Japan has no plans to dispatch troops or other security personnel to East Timor amid the rising violence there, the government's top spokesman said Friday. "We must first get a clear grasp of the security situation, and then we will consider what measures are necessary," Chief Cabinet Secretary Shinzo Abe told reporters.
"At this point, we are not considering dispatching any personnel," he added. Fighting has broken out this week in the tiny country, where dismissed soldiers have engaged in deadly clashes with the army. Australia has dispatched troops, and New Zealand has also pledged to send soldiers. Japan International Cooperation Agency, a government-affiliated development aid organization, said that it was planning to evacuate staff, contract workers and family members from East Timor.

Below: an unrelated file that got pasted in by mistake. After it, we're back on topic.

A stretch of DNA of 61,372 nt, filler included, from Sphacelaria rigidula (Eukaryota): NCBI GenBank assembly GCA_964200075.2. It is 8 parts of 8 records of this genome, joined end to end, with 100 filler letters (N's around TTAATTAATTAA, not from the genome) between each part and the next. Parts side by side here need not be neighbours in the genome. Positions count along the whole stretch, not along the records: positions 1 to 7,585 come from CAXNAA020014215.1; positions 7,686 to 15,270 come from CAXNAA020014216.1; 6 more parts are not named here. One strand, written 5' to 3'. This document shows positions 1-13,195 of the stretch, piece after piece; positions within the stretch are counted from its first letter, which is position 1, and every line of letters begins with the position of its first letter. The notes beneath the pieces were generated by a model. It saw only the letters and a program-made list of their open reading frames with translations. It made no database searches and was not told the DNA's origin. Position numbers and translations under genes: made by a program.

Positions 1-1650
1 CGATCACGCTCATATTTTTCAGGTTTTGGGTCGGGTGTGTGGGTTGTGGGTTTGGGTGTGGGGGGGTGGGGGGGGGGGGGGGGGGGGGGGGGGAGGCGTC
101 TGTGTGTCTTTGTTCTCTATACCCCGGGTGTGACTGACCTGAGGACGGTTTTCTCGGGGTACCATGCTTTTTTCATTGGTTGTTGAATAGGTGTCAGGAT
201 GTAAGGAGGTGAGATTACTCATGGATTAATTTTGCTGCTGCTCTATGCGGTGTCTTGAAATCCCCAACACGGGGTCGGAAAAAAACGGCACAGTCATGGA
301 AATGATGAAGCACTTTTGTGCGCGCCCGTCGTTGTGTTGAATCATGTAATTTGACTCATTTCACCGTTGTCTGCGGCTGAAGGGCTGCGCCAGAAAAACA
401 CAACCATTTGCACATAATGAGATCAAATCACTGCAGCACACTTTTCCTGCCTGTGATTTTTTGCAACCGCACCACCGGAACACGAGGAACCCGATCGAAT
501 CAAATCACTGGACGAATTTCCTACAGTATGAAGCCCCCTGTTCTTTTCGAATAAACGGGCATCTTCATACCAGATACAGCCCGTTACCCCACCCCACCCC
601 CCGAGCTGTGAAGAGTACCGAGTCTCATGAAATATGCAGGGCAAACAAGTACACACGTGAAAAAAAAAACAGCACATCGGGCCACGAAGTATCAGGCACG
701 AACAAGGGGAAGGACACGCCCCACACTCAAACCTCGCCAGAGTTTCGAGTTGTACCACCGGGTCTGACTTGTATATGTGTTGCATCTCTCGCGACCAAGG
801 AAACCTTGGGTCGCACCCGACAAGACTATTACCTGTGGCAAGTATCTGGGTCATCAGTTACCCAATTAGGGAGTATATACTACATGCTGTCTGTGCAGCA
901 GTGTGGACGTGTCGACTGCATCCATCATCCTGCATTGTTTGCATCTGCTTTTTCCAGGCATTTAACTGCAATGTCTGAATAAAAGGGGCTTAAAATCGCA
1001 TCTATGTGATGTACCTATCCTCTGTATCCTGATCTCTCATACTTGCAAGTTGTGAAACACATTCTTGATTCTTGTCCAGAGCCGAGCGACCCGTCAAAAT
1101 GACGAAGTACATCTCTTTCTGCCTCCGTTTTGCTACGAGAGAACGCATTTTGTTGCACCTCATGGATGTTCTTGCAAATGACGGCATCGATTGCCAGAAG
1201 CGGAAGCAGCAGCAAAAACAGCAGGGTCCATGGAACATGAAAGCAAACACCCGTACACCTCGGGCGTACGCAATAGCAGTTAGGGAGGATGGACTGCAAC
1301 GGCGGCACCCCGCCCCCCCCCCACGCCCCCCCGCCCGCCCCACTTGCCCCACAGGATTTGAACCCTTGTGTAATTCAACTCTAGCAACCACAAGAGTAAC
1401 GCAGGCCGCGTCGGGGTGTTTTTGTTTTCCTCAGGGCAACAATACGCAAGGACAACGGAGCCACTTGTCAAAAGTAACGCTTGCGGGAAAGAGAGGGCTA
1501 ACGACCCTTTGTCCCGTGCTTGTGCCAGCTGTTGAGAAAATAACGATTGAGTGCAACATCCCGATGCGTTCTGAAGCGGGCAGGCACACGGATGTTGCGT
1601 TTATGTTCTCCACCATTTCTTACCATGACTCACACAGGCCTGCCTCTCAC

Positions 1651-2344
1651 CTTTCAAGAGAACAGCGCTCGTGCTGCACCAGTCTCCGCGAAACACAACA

About 30 people would be taken to Jakarta, Indonesia on a charted plane later Friday, according to JICA spokesman Yujiro Yabe. Japan has shown an increasing eagerness to get involved in international military operations, despite constitutional limits that prevent its troops from engaging in fighting overseas.
Tokyo offered logistical support for the U.S.-led attack on Afghanistan, and has based about 600 troops in southern Iraq for non-combat, humanitarian work. Japan has contributed US$120 million (euro94.08 million) for reconstruction and humanitarian assistance for East Timor and provided an additional US$60 million (euro47.04 million) in development aid since 1999, reports the AP.
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